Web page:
“The story of Split dates back 17 centuries, to the time when the Roman Emperor Diocletian decided to build his Palace right on the peninsula near the great Roman city Salona, where he wanted to spend the last years of his life. Over these 1700 years, the Palace slowly turned into a city, which to this day lures with its rich tradition, history, and beauty of its natural and cultural heritage. Diocletian Palace and the entire historical core of Split have been on the World Heritage UNESCO list and not only for the extraordinary preservation of the Palace but also because the Palace and the city continue to live a full life.

 All historical layers from the old Rome, middle ages, through to today are still visible and alive in this structure. A walk through the ancient city takes you through time, along with great examples of ancient architecture like Peristyle, the middle-aged Romanesque Church and Gothic Palace, Renaissance portals of the noblemen’s houses, Baroque facades, and modern architecture superbly merged within the rich heritage.”


View of Riva and Old Town Split in Dalmatia region, Croatia. Ancient Diocletian's Palace on a Sunny Summer Day


1) It’s the capital of Dalmatia
2) Diocletian palace is enlisted in the UNESCO heritage list
3) Split is usually called “the flower of the Mediterranean”
4) It’s the home of Ultra Europe Festival

Things to do in Split


Peristyle and cathedral of St. Domnius

Peristyle, as the central square of the Palace and intended for Emperor Diocletian celebrated as the living son of Jupiter, finds its place among many temples. This is a must-see attraction and probably one the most beautiful Roman squares in Europe. Equally as stunning is the cathedral of St. Domnius. At noon you can hear and see the Roman legions and an Emperor.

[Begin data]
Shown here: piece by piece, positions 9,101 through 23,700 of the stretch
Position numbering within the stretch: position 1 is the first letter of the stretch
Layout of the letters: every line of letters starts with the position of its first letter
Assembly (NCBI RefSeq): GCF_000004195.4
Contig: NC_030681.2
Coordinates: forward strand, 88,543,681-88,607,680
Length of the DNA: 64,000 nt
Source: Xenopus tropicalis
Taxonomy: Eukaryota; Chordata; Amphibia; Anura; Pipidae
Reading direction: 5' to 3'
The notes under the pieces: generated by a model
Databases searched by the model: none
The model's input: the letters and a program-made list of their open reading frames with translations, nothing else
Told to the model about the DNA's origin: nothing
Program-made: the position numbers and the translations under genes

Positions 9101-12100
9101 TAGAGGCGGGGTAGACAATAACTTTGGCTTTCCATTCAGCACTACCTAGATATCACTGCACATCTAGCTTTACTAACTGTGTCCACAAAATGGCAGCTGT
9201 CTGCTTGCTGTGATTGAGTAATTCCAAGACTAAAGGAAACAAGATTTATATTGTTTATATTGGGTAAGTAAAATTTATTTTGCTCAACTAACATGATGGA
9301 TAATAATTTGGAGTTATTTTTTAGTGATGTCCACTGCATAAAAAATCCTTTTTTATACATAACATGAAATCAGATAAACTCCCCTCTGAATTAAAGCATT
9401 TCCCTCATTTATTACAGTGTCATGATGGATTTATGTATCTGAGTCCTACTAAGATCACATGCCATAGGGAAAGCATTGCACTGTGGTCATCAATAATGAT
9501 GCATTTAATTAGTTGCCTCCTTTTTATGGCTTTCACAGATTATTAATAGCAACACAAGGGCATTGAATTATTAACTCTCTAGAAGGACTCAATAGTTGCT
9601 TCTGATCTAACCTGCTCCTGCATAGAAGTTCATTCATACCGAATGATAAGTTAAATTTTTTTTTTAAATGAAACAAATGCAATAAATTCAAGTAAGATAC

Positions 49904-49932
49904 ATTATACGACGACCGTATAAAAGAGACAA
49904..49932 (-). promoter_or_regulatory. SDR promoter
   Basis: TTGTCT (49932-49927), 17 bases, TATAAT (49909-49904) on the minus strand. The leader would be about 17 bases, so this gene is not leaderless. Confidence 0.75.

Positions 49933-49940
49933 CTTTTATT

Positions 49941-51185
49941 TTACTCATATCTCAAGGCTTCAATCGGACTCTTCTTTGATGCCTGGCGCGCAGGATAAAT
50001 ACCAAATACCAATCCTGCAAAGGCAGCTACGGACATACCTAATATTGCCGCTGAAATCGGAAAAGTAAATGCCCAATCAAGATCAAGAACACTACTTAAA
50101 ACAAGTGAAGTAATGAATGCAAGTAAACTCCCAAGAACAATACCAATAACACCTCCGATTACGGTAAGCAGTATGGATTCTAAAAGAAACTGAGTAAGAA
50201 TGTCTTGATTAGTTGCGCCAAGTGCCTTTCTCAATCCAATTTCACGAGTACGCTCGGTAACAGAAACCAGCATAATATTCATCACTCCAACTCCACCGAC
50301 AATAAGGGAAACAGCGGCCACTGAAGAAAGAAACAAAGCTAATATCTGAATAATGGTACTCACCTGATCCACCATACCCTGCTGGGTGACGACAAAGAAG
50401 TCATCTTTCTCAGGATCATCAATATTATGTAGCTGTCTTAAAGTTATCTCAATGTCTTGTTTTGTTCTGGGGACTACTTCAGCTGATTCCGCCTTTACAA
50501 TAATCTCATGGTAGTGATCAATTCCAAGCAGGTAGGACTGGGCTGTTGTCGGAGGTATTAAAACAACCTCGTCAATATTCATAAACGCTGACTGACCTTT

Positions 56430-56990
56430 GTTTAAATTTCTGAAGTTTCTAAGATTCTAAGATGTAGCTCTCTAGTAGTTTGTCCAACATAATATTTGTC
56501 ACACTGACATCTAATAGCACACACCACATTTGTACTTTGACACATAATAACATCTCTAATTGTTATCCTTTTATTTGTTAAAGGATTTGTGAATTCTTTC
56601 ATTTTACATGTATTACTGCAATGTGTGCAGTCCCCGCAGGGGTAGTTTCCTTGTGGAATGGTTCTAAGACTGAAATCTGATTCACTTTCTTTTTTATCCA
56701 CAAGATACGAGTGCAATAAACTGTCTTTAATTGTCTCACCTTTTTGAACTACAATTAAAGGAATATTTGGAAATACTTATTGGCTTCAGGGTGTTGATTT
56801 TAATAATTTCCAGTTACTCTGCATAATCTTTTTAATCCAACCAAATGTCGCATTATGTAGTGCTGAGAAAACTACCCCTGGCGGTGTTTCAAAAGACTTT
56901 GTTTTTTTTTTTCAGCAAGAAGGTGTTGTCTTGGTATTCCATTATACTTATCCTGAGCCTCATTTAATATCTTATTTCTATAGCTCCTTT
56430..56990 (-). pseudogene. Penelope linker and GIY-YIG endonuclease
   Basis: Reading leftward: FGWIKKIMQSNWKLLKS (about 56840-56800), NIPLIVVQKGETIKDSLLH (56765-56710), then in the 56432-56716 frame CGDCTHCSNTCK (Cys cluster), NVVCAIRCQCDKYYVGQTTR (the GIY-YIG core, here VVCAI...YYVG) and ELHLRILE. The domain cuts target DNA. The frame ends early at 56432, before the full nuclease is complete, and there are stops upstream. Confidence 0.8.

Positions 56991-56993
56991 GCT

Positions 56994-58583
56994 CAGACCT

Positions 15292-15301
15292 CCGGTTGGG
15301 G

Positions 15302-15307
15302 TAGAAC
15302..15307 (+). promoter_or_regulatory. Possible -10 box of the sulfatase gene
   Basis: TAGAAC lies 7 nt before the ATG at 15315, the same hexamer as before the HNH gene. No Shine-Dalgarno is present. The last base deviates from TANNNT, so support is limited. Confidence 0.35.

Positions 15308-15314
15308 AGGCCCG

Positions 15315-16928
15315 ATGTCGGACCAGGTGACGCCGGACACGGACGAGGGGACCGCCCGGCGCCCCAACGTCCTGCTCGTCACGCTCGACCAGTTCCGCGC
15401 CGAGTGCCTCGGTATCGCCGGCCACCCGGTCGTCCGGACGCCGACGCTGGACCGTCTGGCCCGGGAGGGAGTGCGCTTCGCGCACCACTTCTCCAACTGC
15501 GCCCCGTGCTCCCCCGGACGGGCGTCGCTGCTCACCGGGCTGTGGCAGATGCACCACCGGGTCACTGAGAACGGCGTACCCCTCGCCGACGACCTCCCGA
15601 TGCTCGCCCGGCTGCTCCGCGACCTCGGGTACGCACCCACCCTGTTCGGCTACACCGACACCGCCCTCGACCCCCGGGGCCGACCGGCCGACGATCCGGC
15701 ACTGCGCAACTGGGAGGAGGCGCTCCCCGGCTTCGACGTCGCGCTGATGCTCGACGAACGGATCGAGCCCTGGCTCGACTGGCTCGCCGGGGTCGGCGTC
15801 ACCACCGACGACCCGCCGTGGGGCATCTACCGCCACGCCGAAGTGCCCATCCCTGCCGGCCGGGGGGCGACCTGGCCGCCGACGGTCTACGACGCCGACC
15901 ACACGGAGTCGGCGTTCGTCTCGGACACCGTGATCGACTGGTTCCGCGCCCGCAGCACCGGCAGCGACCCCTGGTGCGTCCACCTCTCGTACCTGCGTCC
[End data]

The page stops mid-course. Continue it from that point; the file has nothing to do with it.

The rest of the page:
Gregory of Nin Statue

Visit the statue of Bishop Gregory of Nin, over six feet tall and created by the famous Croatian sculptor Ivan Meštrović. Gregory lived in Nin from about 900 to 929. He was one of the first supporters of the Croatian language and the national letter “glagoljica”. The large monument was built around 1000 years after his death, in 1929. The popular belief that wishes are fulfilled and happiness is brought to those who touch Gregory’s big toe is linked to this statue. Interesting to know is that for this reason, the toe of the statue is slightly brighter than the rest of it.

Riva (Promenade)

The famous Riva of Split. Riva started to look the way it does today as long as two centuries ago. Today this promenade is the city’s living room – the most popular and most important public place in Split. Get your fashionable sunglasses ready! Plenty of people flock to Riva in the summer to soak up the dazzling Croatian sun.

Split Riva waterfront evening view Dalmatia

Temple of Jupiter

Temple of Jupiter

Located in the palace next to the smallest street in the world called “pusti me proć” (which means let me through), the Baptistery today is dominated by a Secession sculpture of St John the Baptist, from the amazing work of Ivan Meštrović. Directly in front of the sculpture lies one of several completely or partly preserved granite sphinxes that Diocletian brought from Egypt.